3031 Mar 12:00
- 17:30
Migration and EU borders

2nd Jean Monnet NOVA EU workshop

 

 

The Maastricht Centre for European Law is launching a call for papers for a workshop on Migration and EU Borders. This workshop forms part of a series of four workshops within the Jean Monnet NOVA-EU project. NOVA-EU aims to stimulate discussion and enhance research into four key challenges:

  • Digitalisation, Ethics and EU Fundamental Rights;
  • Migration and EU Borders;
  • Social and Sustainable Europe v. Free Trade Europe;
  • EU Rule of Law and Democracy.

Workshop

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The workshop Migration and EU Borders aims to contribute to the academic and policy debate by discussing these highly important issues in an interdisciplinary setting. It will include speakers from diverse disciplines such as law, humanities, social sciences, and migration studies. Given the applied nature of NOVA-EU project, we strongly encourage participants to reflect on the problems also from the policy perspective with the view of offering policy recommendations during the workshop. The latter will form a springboard for a policy brief to be presented to the European Commission as one of the outputs of the project.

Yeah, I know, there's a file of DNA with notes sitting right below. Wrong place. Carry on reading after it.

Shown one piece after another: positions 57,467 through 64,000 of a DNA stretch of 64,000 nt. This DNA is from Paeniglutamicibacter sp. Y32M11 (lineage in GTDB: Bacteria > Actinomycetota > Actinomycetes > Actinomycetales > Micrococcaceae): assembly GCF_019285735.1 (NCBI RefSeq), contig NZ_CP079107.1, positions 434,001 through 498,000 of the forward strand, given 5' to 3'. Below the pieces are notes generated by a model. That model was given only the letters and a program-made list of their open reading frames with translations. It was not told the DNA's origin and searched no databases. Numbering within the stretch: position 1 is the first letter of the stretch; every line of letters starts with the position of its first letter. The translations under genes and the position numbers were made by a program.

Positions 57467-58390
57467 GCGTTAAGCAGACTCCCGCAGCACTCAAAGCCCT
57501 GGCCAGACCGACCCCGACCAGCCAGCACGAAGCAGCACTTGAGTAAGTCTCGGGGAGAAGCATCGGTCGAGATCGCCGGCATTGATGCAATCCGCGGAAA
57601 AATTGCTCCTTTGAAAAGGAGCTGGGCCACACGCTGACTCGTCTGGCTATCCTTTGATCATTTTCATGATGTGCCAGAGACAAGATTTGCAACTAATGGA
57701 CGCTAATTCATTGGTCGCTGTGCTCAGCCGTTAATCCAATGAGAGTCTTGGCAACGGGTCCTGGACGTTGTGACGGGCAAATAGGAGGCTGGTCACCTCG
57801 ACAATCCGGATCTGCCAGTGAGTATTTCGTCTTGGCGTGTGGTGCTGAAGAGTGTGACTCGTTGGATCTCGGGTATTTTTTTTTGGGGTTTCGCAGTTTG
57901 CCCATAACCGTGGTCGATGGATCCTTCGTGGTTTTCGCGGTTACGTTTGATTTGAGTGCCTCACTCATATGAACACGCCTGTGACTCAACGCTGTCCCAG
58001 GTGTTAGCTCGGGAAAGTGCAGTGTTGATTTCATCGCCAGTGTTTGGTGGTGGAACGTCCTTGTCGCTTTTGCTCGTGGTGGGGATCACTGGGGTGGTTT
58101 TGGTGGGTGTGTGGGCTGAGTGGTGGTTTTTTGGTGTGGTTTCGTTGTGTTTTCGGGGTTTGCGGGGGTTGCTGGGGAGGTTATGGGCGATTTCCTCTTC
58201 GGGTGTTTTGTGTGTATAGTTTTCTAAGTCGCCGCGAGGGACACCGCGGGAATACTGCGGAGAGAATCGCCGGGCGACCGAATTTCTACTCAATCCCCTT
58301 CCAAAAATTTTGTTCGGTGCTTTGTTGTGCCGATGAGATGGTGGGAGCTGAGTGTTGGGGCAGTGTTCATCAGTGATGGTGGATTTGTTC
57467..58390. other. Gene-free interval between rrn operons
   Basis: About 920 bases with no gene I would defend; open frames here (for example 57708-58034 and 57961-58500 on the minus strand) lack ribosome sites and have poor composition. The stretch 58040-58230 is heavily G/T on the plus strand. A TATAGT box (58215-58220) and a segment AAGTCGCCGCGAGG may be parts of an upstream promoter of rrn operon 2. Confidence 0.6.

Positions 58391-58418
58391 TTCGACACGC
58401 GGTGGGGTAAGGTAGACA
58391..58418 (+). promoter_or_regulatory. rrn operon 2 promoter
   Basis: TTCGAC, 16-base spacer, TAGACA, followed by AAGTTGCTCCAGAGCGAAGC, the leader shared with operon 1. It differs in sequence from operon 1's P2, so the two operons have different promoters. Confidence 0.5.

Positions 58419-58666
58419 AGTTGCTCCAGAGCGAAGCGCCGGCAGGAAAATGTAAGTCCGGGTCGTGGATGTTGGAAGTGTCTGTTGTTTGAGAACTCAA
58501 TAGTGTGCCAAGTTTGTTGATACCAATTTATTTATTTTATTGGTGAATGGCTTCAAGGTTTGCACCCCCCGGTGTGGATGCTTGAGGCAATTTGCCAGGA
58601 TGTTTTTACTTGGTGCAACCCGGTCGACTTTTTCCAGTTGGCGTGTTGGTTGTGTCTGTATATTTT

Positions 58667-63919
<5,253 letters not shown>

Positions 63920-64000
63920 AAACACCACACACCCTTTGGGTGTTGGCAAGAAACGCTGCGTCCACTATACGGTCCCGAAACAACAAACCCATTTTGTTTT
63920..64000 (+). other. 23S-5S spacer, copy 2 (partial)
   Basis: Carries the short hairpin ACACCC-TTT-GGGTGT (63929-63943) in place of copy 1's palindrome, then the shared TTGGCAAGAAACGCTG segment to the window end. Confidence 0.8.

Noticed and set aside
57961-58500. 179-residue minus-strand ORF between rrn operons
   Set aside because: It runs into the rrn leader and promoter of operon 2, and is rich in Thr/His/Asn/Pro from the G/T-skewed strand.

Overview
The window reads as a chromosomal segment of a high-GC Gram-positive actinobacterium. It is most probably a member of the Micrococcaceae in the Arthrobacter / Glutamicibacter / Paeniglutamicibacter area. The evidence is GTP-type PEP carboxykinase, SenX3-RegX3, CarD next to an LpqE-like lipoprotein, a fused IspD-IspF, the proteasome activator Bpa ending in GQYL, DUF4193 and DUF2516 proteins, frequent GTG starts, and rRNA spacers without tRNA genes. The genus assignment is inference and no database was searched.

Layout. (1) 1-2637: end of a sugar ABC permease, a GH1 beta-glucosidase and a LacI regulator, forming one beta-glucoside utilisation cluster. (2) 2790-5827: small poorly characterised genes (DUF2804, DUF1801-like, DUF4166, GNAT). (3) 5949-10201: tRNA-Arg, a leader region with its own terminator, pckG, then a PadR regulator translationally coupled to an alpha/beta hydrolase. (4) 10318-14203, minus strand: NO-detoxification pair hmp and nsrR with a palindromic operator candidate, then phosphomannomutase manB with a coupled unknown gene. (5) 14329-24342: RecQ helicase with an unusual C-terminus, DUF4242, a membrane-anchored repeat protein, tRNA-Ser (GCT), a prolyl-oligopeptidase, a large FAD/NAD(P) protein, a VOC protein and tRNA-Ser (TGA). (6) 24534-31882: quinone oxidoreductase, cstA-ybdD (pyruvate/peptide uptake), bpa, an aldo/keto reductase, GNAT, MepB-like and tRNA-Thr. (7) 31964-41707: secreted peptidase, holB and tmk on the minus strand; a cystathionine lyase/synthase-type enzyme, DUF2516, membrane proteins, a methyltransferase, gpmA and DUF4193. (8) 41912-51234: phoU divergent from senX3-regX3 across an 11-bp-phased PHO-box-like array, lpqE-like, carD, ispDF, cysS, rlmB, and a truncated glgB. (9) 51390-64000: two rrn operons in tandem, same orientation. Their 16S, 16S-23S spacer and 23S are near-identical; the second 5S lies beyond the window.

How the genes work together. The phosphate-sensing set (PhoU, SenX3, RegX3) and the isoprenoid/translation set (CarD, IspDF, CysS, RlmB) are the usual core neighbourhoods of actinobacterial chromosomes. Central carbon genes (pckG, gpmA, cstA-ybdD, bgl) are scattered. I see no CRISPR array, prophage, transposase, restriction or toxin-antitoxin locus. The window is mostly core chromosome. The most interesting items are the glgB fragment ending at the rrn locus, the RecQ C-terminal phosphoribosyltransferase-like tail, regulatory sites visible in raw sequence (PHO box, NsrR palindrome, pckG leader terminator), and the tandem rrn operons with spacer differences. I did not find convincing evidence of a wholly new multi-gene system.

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If you are interested to participate as a speaker and deliver a paper, please upload a 300-500 words abstract of your paper at the latest on 10 January 2020, together with a short bio, through the online system (click on the green Call for Papers button). We specifically encourage interdisciplinary papers on the following topics:

  • Current state of (the common) EU migration and asylum policy 20 years after the Tampere conclusions and future developments.
  • Institutional dynamics in EU migration and asylum policy, including the role of the European Parliament and other actors such as civil society organizations and EU agencies.
  • The fundamental rights dimension of the advancement of the European Agenda on Migration.
  • Norms, rule of law, and democratic governance of EU migration and asylum policy, including ideas of equitable ‘burden-sharing’ of asylum-seekers, the EU plans for relocation and resettlement, and the role of the Court of Justice of the European Union.
  • EU migration and asylum policy in a global context, including the recent adoption of the two UN Compacts on migration and refugees, other global regulation attempts, as well as policies of traditional countries of immigration and resettlement such as Australia.
  • Externalisation of EU border management, including the driving forces and legal effects of EU external migration policy as well as the parallel action of Member States and the issues arising from this externalization under EU institutional law and international law.
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